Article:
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I'm studying algebra, and I came across some questions on multiplicative functions (that should be number theory though?). One is: prove that mobius function is multiplicative. But I've not been given any clue about how to do such a proof. Can you help?

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  • $\begingroup$ @Fabian presumably the standard way $$\mu(n)=\begin{cases} 1 & n= 1 \\ 0 & n\text{ is not square free} \\ (-1)^k & n\text{ is square-free with }k\text{ prime factors}\end{cases}.$$ $\endgroup$ – Adam Hughes Aug 12 '14 at 18:09
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I intend that you fill in the blanks. Suppose that $(n,m)=1$. If $m$ or $n$ is not squarefree, then $mn$ is not squarefree, and $\mu(mn)=\square$ and either one of $\mu(n)$ or $\mu(m)$ is $\square$, so equality holds. We may assume thus that $m$ and $n$ are squarefree. Then so is $mn$, and since $(m,n)=1$; the prime factors of $m$ and $n$ are $\square$. Thus if $m$ has $k$ (different) prime factors and $n$ has (different) $l$ prime factors, $mn$ has $\square$ (different) prime factors and $\mu(n)\mu(m)=(-1)^k(-1)^l=(-1)^{k+l}=\square$.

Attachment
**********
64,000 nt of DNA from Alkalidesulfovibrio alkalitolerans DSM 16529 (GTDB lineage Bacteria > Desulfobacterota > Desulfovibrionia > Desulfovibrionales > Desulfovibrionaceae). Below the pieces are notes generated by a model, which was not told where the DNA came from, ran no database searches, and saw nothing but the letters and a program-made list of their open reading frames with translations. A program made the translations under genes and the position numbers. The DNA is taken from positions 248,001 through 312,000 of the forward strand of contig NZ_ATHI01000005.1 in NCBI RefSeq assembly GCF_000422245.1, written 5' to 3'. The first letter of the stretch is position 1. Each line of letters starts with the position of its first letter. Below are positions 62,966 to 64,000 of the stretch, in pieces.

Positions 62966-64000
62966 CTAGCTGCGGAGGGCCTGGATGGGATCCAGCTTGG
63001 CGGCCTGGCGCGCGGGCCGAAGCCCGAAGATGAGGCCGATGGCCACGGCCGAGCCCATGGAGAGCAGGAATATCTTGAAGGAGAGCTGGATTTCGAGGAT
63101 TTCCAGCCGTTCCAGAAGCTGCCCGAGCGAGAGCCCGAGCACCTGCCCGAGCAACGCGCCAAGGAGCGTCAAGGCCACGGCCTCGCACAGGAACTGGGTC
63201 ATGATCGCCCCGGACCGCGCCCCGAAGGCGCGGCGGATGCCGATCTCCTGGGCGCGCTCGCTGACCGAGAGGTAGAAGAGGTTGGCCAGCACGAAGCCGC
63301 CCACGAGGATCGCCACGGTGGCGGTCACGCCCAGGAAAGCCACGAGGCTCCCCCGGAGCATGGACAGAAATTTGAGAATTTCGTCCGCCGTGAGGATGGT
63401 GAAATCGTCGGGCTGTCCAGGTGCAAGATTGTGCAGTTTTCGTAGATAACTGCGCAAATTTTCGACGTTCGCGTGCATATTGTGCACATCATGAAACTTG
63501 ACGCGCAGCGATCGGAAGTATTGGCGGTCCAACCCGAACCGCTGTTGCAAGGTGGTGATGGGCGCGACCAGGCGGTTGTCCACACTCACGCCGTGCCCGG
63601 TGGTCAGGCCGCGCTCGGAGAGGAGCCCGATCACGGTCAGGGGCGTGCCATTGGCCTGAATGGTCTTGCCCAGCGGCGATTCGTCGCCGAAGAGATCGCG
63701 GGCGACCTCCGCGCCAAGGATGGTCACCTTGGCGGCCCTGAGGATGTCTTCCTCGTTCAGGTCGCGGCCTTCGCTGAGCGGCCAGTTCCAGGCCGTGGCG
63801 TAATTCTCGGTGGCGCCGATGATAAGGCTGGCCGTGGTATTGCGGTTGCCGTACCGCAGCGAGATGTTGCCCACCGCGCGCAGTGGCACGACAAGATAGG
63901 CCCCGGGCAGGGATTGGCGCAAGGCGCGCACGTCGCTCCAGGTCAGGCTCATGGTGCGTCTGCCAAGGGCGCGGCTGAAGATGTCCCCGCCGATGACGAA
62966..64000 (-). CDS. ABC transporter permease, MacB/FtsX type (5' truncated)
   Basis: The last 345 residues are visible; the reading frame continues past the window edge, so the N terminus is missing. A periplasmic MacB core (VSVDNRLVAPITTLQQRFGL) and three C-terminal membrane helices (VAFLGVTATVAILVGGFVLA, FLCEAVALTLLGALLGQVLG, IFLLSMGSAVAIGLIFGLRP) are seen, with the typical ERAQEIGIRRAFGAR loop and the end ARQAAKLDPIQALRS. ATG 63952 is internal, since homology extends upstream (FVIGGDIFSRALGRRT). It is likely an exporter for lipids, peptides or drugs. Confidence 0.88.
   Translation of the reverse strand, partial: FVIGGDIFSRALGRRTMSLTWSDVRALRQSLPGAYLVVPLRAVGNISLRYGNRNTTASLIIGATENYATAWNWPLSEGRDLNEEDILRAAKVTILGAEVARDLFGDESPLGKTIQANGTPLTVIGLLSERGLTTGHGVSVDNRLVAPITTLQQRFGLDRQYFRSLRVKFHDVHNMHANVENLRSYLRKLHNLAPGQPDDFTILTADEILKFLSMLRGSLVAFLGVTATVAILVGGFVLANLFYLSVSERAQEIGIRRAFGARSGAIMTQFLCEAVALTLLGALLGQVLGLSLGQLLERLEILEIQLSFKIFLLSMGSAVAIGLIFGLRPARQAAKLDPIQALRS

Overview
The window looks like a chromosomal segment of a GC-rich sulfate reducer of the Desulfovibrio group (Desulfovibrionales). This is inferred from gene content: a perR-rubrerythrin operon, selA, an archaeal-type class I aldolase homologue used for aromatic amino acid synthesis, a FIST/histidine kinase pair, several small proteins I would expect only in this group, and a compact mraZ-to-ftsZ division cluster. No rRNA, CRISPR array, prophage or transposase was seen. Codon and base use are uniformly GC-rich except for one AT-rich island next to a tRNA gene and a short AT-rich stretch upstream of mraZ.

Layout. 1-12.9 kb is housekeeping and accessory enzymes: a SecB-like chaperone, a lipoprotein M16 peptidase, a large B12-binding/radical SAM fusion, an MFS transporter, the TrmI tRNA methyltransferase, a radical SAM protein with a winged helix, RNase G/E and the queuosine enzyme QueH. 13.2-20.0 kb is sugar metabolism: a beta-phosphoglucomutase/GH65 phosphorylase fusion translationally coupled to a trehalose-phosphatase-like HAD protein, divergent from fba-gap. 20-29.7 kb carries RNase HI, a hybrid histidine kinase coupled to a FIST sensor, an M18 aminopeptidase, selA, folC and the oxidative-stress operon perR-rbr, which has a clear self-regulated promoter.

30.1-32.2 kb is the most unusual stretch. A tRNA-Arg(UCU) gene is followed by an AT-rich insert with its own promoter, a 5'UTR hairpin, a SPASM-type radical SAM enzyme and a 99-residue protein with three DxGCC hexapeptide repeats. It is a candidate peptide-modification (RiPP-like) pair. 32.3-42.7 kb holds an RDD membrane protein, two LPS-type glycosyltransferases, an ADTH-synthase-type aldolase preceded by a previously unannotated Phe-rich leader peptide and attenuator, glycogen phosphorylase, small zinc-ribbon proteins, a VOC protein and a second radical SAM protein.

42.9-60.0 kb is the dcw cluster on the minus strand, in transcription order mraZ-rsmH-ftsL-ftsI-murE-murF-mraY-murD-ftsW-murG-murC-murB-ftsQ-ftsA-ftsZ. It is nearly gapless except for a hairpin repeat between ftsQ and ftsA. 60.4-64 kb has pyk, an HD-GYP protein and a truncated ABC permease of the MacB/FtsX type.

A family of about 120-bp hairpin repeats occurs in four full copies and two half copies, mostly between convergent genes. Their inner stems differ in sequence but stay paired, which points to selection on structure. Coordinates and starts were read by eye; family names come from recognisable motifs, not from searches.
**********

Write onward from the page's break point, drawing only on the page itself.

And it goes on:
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Mobius function is not completely multiplicative but is multiplicative just like totient function i.e. when (m,n) == 1.

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